Topics:

• Devising a model to solve a geographical problem
• Defining Stats Can boundary files and connecting data to them
• Building a query that exemplifies our model

Solving a Problem

We have been working toward gaining some understanding of the many aspects of spatial data, and how descriptive information can be linked to these geographical entities. Today we are going to take a break from GIS theory and concentrate on GIS applications. This is where we start to think about the mechanics of applying GIS tools towards your project ideas.This lab will not be as involved as your project, but it brings together what you have learned so far to aid you in forming an idea of how to approach your project.

We will work with Stats Canada data to test a simple theory of how well distributed hospital locations are in regards to preconceived medical notions. We are going to assume that we have done our background research (lit review) and we are going to build a model based on population descriptors expressed spatially. We are going to look at the distribution of people within parcels of B.C. We then will look at the distribution of hospitals in these areas.

• Make a folder lab5 for today’s lab
• Open a new QGIS project, go to L:/GEOG204/lab5 and load up the two datasets listed below
• – dabc
• – hospital

Arrange your layer manager (theme manager) so that both layers are visible.

Check out the illustrated glossary to find a description of this census layer (see Question 2 below) at Stats Can illustrated glossary > Dissemination Area > Dissemination Area (in the Dictionary, Census of Population, 2016). We reviewed these small area stats can boundaries in last weeks’ lecture, and we will review these more in our next lecture.

Question 1 (1 mark): What is DA an acronym for (0.25 marks)? What parts are combined to record a DA as a geographic code (0.25 marks)? Provide an example code for a DA in Prince George (0.5 marks). Dissemination area: Detailed definition

Aggregation of Stats Can data (a different geographical level of Stats Can data)

We will use attributes to get a better understanding of how smaller units can be aggregated to larger census units.

We can use several methods to aggregate individual DA units into larger community based conglomerates (such as Fraser Fort George Regional District), which can help us determine the population ratios that hospitals have to support.

Before we aggregate data, review the attribute table for the dabc layer. What are the items in this table? Do they have some meaning to you? Can you determine which fields in the dataset have unique identifiers and what they are? Can you determine if this identifier is a character (text) type or numeric type (by looking to see which side of the cell the values are aligned with)? If you chose the “DAUID” as the unique ID based on your knowledge of Stats Can geography naming – does it work as a UID in a GIS table (are all the values unique)?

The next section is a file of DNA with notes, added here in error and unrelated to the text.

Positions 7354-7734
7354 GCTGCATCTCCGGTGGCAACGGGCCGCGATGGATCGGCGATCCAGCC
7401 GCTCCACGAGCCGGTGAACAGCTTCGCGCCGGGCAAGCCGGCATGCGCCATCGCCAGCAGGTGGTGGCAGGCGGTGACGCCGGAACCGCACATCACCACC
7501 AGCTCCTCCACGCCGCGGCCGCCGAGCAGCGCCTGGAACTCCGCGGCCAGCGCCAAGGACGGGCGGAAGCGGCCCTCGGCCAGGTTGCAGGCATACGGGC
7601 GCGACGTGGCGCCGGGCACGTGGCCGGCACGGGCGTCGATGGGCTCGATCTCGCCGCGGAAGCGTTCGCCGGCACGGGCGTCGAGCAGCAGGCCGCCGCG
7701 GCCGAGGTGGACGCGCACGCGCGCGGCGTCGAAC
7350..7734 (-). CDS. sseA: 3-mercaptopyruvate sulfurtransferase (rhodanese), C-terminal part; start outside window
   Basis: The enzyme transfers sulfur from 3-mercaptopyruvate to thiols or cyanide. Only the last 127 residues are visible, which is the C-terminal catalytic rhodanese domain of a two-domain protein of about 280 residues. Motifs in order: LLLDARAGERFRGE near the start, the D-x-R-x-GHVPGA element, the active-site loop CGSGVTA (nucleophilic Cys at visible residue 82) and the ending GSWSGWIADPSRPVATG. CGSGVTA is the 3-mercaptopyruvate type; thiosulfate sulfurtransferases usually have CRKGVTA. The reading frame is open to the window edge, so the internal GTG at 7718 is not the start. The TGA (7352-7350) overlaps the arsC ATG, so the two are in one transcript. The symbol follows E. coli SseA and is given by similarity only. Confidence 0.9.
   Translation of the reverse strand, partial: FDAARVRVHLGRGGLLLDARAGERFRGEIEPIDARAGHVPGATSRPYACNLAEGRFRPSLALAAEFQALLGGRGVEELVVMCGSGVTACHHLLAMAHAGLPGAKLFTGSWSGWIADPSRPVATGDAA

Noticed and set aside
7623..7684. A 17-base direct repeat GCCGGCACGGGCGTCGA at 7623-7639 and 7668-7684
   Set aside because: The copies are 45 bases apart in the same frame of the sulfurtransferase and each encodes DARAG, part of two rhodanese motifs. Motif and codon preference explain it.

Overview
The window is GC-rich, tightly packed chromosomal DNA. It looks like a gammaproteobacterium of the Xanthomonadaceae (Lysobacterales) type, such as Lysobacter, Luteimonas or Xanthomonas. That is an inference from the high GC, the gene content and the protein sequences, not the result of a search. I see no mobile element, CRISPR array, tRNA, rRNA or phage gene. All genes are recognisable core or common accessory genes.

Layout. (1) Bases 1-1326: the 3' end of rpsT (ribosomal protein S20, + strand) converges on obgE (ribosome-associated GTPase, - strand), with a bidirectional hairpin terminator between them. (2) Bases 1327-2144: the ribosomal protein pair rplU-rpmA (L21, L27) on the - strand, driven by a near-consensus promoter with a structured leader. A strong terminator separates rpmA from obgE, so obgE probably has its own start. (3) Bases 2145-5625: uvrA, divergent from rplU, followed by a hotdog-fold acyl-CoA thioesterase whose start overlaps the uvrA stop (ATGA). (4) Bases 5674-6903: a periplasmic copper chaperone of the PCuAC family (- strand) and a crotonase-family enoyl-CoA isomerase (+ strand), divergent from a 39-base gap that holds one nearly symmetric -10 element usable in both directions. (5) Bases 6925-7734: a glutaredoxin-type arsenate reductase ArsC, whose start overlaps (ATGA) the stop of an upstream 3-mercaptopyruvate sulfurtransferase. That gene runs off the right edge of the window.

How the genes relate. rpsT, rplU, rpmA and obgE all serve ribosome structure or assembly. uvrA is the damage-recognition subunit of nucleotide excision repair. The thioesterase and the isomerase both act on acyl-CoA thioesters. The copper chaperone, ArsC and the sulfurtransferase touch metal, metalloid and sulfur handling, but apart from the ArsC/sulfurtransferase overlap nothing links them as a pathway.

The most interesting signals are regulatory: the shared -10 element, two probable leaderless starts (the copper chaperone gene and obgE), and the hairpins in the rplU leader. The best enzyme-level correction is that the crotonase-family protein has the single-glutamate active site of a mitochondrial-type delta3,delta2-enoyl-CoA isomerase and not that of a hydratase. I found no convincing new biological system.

Zoom into Prince George. Use the information button or the select feature tool – and click on a DA unit in the city.

Question 2). Three parts for 2 marks
Some of the DAUID values are not unique – why is that?
HINT: In the attribute table find two DAUID values that are the same, highlight them both (remember that you can hold the ctrl key to select multiple values), then zoom to the selected values (there is a zoom to selected button) (0.5 marks)

Why are there ‘NULL’ values for DAUID and other attributes?(0.5 marks)
Based on the DAUID value, determine the Census Division (CD) value for Prince George (0.5 marks). From this, explain how to aggregate all the DA units into a single Census Division (as a selection or shapefile) based on the DAUID (the concepts, not the QGIS commands) (0.5 marks).

HINT: Write up the steps you take below:

Using the query function to aggregate DA units to a CD unit

We need to use the query functions (‘Select Features Using an Expression’) in the attribute table for the “dabc” layer. There are some helpful hints for this such as:

• With numeric columns (aligned to the right), you can use operators such as > or < with the conjunction operator ‘AND’ to squeeze out the Fraser Fort George Polygons’. As an example if the PRCD was 1234 we could use the expression:

“DAUID” >= 12340000 AND “DAUID” < 12350000

• you can use the operator ‘LIKE’ to compare a field to character values the % acts a wild card (can be any character); as such you can enter the part that will be consistent, followed by the wildcard.

“DAUID” LIKE ‘PRCD%’

• another way to query is to use the column filter (in the pull down menu in the bottom left) for DAUID and just type in the value you are searching for.  Once you have performed the query and selected the values from the table – you should have something that looks like this:

Save this newly created subset (the Fraser Fort George CD, 5953) as a new shapefile in your directory.

New Boundary data and Attributes for your aggregation